Allen grew up in the suburbs of Philadelphia, spending his youth in Ridley Township and attending college at Widener University. He married a local girl and they eventually settled in Springfield and had two children. In 1995, due to work commitments, the family relocated to the Pittsburgh suburb of Washington, PA where Allen and his wife still live today.
When Allen is not writing, he works as a consultant that specializes in budgeting and reporting system administration. For fun, he spends most of his spring and summers on the ball field where he’s been an amateur umpire for the better part of the past 30 years.
--- Interview
First, thanks for agreeing to let Mystery Writers Unite interview you, it is a pleasure…now for the fun stuff J
MWU: If your wife was approached on the street, what would she say are your writing quirk(s)?
Allen Schatz: She would say: "He writes?" No. Kidding… although, that is probably one of the quirks, that I do the writing without much fanfare. I tend to disappear when I write. Not in a bad way. It's more, when I'm there (writing), I'm THERE.
MWU: Aside from your wife and children, who would you say has been the biggest supporter of your writing?
Allen Schatz: The biggest supporters have been "virtual" friends on Twitter, otherwise strangers who picked up my first book and wanted more. All remain people I've never met in person, but have developed relationships with. It is humbling to have "fans" that support you.
MWU: If you were one of the characters in any of the MARSHALL CONNORS SERIES books, what type of character would you be and why (can’t be Marshall Connor…sorry…lol)?
Allen Schatz: Well, Marshall IS the "me" I never was. It would be difficult to be one of the others with that hanging over me, but since you won't let me have that, I'd say Thomas Hillsborough. He's cool, something I am often not. That's enough reason.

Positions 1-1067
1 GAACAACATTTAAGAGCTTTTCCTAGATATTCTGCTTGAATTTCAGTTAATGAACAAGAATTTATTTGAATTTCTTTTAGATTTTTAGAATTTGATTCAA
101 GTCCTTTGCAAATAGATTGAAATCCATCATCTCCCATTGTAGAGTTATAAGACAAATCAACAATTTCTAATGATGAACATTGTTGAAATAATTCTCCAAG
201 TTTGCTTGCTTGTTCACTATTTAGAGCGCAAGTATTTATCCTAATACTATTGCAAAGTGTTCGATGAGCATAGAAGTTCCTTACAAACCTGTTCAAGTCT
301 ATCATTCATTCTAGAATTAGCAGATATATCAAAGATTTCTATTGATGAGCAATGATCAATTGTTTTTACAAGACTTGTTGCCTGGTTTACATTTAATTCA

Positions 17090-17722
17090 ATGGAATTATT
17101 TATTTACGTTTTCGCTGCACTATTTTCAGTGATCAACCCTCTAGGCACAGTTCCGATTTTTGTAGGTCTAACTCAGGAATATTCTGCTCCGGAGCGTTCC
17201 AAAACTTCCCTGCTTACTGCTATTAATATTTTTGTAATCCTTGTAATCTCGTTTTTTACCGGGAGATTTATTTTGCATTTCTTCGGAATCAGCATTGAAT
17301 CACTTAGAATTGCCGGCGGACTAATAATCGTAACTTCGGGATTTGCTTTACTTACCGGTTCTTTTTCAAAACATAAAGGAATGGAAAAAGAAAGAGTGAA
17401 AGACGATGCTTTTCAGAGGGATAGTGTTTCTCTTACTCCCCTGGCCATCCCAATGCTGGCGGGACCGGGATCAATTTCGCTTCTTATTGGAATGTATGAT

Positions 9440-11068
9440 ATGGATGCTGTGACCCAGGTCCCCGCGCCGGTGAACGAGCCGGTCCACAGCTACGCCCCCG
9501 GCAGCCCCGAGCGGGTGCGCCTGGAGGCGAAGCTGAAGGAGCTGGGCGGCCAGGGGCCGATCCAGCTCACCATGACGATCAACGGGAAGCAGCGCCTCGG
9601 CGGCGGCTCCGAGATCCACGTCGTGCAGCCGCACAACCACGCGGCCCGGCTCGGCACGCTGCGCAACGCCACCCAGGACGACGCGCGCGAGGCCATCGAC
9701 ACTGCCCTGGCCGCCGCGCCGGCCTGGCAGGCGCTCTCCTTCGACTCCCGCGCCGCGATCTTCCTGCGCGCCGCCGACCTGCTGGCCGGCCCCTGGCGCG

MWU: If MARSHALL CONNORS could step out of the pages of your book what do you think he would say to you? What would he thankful for? Upset about?
Allen Schatz: He'd be thankful I haven't killed him yet. He'd be pissed he can't just umpire the game he loves without all the off-field drama. He'd also probably want Suze back.
MWU: Who is your favorite character, aside from Marshall, in the series and why?
Allen Schatz: Thomas Hillsborough. See previously mentioned "cool" thing. He has confidence in all situations, in his abilities and skills. He is tough without being aggressive. He knows who he is. And he has allegiance and commitment to his best friend, Marshall. Nothing will ever break that bond. He won't let it. I envy that. I don't really have anything close to it in my life.
MWU: If you had less than a minute to tell a perspective reader what they could expect from the MARSHALL CONNORS SERIES books (you are at a trade show and someone has stopped by your booth) what would you tell them? Go….
Allen Schatz: Mystery. Suspense. Baseball. It's a perfect combination. It's unique and new. And it's good. Just ask the readers.
MWU: If you were approached to make the MARSHALL CONNORS SERIES into a made for TV event, who do you think should play the role of Marshall Connors?
Allen Schatz: I've actually been thinking about that. More than a few people have suggested it needs to be on the screen. I guess I could see James Marsden doing it. Ben Affleck and Chris Pine might work too. Those guys are similar.
MWU: How do you develop and differentiate your characters and how do you “stay in character” when your writing? Has this processed changed from your first book to your second book and your second to your third?
Allen Schatz: I mostly let the writing take me where it wants to go. I had general ideas of what I wanted to do with the main characters, in outline form. As the plots evolved, so did the characters. The first book was a crap shoot mostly. I had no idea where I was headed. Having more structure is what changed the most in the second and third.
MWU: Who do you see as your “ideal” reader?
Allen Schatz: A person who likes a good story, with a good plot and believable characters. Someone who likes a fun read and likes to be entertained for a couple of hours. They don't need to be a baseball fan (and many are not). Mostly, though, the "ideal" reader is one willing to invest a small piece of themselves. That's all I can ask.
MWU: What is the best piece of writing advice you’ve ever received?
Allen Schatz: Those who have said: "You're pretty good at this. You should keep doing it."
MWU: What are you working on now and when do you expect to release the next book in the MARSHALL CONNORS SERIES?